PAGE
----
The town hall in Poznań was probably built at the turn of the 13th and 14th centuries during the reign of Wenceslaus II of Bohemia, although it can not be ruled out that it was created a little earlier in the second half of the thirteenth century. Already in 1280 there were three and in 1288 five councilors and jurors in the city. Town hall appeared for the first time in document in 1310. Next to the vogt ‘s house in the eastern frontage of the market square and the Poznań churches, it was a symbol and the pride of the city and, of course, the place where the municipal authorities were in office and the documents, privileges, seals and books (in which the authorities’ announcements and judgments were written) were storage.
Initially, the hereditary vogt was influencing the selection of the city council, and its composition was probably approved by the princes. After the abolition of the vogt office in the beginning of the 14th century, this role was taken over by the ruler, through the office of the starost, who influenced the shape of the municipal authorities. Since that time, the council had six councilors and two mayors, elected from a larger number of candidates by the starost. Apart from managing the city, the council was also a type of higher court instance (the mayor himself was able to adjudicate the sudden matters). The second important element of the authorities was the so called judical bench, mentioned already since 1288. Initially, its role was limited, but after the buyback of the vogt’s office by the city in the mid-fourteenth century, the vogt’s office was maintained as the chairman of the judical bench. This office required a lot of legal knowledge and enjoyed a great esteem. Most of the affairs were resolved by the vogt with jurors, but the lesser he could judge alone. The longest-serving vogts were Mikołaj Gocz (1448-1463) and Stanisław Czarnymaćko (1492-1517). The choice of jurors was made by the council among the elders of guilds.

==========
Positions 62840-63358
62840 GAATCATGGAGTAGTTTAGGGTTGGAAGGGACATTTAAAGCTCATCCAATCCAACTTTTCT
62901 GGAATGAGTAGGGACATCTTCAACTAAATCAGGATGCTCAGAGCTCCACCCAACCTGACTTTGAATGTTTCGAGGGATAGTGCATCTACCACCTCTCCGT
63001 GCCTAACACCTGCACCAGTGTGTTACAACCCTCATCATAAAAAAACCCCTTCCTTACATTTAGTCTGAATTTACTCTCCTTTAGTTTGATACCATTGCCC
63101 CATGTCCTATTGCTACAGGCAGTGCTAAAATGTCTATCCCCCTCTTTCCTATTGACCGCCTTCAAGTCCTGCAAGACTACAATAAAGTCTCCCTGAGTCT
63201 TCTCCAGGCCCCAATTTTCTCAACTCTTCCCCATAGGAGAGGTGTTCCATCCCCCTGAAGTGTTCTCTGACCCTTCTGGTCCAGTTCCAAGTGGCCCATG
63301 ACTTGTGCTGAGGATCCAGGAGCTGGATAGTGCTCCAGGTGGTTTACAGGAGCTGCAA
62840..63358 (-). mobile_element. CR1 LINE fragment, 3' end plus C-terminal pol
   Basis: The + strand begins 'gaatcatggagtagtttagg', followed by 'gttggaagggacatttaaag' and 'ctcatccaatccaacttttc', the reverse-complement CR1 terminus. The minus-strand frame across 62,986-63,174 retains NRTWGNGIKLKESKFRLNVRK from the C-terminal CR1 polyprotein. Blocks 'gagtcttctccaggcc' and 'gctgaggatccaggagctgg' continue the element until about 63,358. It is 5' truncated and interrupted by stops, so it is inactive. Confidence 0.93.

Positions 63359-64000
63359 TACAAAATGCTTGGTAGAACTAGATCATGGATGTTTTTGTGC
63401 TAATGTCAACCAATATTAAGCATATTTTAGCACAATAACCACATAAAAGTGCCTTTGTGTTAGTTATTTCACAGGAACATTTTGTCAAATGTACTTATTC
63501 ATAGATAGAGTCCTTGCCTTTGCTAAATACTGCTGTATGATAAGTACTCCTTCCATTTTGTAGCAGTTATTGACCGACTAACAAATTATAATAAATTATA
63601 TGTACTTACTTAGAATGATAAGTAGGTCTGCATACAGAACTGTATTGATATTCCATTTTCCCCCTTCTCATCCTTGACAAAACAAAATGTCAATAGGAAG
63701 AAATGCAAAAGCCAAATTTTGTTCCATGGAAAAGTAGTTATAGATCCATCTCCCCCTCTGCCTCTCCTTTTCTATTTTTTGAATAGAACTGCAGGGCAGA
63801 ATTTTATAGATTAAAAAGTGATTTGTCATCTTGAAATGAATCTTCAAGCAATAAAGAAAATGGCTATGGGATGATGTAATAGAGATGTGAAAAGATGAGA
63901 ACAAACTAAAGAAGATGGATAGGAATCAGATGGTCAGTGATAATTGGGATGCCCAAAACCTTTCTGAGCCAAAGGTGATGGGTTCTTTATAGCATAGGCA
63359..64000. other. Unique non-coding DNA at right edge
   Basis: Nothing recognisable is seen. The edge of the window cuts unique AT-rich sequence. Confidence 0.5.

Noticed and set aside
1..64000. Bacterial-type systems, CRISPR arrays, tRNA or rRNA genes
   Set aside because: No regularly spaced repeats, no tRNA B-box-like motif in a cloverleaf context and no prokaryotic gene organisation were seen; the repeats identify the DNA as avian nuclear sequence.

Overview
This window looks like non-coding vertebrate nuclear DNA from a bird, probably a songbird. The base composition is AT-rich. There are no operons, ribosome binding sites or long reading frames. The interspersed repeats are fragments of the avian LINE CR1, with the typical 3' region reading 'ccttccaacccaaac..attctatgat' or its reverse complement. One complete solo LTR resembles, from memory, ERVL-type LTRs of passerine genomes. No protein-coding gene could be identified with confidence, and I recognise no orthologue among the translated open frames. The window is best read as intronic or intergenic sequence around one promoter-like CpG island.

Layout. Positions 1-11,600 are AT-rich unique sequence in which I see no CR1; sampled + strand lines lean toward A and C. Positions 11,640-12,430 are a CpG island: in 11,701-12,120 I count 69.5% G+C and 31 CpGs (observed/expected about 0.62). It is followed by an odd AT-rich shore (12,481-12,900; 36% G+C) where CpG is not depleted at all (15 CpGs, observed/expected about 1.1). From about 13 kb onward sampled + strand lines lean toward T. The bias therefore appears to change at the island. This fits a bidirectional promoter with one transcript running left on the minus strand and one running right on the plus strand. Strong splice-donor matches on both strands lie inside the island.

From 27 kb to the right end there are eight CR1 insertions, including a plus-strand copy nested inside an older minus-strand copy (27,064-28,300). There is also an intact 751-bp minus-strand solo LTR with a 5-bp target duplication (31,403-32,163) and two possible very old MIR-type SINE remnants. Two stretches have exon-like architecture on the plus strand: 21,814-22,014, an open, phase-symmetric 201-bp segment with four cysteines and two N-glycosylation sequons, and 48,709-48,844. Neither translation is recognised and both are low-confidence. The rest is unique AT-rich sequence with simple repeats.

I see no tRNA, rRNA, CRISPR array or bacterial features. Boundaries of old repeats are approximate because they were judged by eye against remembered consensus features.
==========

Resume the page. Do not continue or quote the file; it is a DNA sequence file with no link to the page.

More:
In the fifteenth century, due to the increase of importance and wealth and the successful development of the city under the Jagiellon rule, the city council decided to make the first extension of the town hall. It was carried out at the end of the fifteenth century, and in the years 1504-1508 the interiors were rebuilt. Two late-Gothic portals with the date of 1508 provide evidence of the completion of some stage of work.